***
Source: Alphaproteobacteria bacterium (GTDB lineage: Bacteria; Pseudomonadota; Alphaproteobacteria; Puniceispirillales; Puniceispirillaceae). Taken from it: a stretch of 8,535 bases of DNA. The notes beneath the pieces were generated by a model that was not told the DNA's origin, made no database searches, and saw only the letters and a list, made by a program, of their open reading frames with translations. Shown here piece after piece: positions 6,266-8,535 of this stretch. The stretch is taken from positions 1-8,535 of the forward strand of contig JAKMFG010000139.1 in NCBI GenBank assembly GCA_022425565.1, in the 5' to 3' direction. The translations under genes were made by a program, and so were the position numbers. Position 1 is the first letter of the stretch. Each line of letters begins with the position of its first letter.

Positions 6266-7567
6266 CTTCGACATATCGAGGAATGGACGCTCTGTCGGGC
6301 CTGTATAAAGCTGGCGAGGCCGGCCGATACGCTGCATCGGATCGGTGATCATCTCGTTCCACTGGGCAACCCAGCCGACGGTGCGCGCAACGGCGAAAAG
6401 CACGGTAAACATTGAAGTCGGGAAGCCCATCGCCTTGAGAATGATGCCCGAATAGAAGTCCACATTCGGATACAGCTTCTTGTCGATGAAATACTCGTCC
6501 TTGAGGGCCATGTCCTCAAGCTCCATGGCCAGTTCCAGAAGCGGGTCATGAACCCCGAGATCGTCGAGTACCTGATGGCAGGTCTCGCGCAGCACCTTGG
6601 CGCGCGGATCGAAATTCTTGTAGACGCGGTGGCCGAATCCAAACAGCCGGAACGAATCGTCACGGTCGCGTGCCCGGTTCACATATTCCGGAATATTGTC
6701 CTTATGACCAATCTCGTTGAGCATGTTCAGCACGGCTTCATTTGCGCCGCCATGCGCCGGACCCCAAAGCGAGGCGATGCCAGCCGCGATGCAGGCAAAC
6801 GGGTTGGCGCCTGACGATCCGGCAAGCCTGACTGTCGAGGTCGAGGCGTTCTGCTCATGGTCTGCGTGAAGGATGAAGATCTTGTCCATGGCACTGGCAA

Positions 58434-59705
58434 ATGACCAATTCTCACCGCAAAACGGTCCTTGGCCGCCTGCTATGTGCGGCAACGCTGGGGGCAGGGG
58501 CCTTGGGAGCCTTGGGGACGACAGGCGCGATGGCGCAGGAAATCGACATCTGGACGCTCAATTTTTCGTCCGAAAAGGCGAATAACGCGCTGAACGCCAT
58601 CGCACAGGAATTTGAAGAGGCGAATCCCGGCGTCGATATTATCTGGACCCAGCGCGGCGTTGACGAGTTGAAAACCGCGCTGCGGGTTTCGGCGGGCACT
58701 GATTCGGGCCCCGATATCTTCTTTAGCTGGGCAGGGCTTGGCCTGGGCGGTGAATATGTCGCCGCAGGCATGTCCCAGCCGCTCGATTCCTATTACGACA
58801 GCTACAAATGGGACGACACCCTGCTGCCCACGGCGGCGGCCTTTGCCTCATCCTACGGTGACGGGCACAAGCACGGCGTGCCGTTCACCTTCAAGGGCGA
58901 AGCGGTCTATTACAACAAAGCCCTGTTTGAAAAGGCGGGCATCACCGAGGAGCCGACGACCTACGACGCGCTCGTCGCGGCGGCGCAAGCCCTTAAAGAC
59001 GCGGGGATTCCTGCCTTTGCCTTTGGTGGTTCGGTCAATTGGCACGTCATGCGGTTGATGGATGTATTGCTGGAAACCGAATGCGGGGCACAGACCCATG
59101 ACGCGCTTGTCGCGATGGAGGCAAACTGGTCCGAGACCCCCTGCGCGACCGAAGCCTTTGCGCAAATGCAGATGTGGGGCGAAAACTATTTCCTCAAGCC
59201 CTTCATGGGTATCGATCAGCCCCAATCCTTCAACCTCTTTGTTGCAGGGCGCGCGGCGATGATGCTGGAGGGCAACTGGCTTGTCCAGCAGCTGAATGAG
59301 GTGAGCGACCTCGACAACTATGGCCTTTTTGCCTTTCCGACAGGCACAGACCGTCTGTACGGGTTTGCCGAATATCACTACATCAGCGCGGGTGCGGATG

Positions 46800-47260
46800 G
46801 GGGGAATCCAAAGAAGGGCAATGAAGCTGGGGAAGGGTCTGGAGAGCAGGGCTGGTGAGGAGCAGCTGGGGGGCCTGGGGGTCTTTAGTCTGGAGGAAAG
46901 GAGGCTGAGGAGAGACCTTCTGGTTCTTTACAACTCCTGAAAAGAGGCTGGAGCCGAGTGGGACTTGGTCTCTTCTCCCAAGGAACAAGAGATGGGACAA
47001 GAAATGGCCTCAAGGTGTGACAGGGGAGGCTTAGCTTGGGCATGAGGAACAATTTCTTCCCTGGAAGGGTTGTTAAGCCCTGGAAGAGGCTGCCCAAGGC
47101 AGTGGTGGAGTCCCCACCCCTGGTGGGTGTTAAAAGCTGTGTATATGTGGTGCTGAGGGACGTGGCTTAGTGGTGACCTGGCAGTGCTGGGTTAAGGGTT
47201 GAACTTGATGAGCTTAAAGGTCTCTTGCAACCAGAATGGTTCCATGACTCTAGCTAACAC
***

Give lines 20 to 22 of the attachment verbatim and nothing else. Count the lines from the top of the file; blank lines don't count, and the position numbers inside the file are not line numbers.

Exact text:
59301 GTGAGCGACCTCGACAACTATGGCCTTTTTGCCTTTCCGACAGGCACAGACCGTCTGTACGGGTTTGCCGAATATCACTACATCAGCGCGGGTGCGGATG

Positions 46800-47260
46800 G